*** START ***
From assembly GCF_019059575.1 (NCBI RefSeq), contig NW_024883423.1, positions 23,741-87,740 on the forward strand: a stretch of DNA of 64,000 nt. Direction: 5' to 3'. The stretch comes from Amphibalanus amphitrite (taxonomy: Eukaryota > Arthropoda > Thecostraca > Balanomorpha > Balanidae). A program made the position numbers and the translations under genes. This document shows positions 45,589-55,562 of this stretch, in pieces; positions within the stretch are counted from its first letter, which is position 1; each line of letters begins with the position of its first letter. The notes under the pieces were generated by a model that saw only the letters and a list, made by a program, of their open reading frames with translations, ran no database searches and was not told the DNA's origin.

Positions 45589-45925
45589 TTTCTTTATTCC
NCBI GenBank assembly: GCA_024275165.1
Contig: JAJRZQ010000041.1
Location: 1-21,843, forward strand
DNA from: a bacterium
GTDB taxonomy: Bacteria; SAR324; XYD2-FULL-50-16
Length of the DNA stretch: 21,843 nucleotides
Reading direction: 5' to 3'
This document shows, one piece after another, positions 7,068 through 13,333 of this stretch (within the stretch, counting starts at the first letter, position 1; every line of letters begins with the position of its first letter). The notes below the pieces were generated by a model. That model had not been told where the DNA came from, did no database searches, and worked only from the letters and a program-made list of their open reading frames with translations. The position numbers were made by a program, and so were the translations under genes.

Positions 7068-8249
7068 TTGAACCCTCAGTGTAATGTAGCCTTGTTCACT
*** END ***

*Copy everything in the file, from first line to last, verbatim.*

From assembly GCF_019059575.1 (NCBI RefSeq), contig NW_024883423.1, positions 23,741-87,740 on the forward strand: a stretch of DNA of 64,000 nt. Direction: 5' to 3'. The stretch comes from Amphibalanus amphitrite (taxonomy: Eukaryota > Arthropoda > Thecostraca > Balanomorpha > Balanidae). A program made the position numbers and the translations under genes. This document shows positions 45,589-55,562 of this stretch, in pieces; positions within the stretch are counted from its first letter, which is position 1; each line of letters begins with the position of its first letter. The notes under the pieces were generated by a model that saw only the letters and a list, made by a program, of their open reading frames with translations, ran no database searches and was not told the DNA's origin.

Positions 45589-45925
45589 TTTCTTTATTCC
NCBI GenBank assembly: GCA_024275165.1
Contig: JAJRZQ010000041.1
Location: 1-21,843, forward strand
DNA from: a bacterium
GTDB taxonomy: Bacteria; SAR324; XYD2-FULL-50-16
Length of the DNA stretch: 21,843 nucleotides
Reading direction: 5' to 3'
This document shows, one piece after another, positions 7,068 through 13,333 of this stretch (within the stretch, counting starts at the first letter, position 1; every line of letters begins with the position of its first letter). The notes below the pieces were generated by a model. That model had not been told where the DNA came from, did no database searches, and worked only from the letters and a program-made list of their open reading frames with translations. The position numbers were made by a program, and so were the translations under genes.

Positions 7068-8249
7068 TTGAACCCTCAGTGTAATGTAGCCTTGTTCACT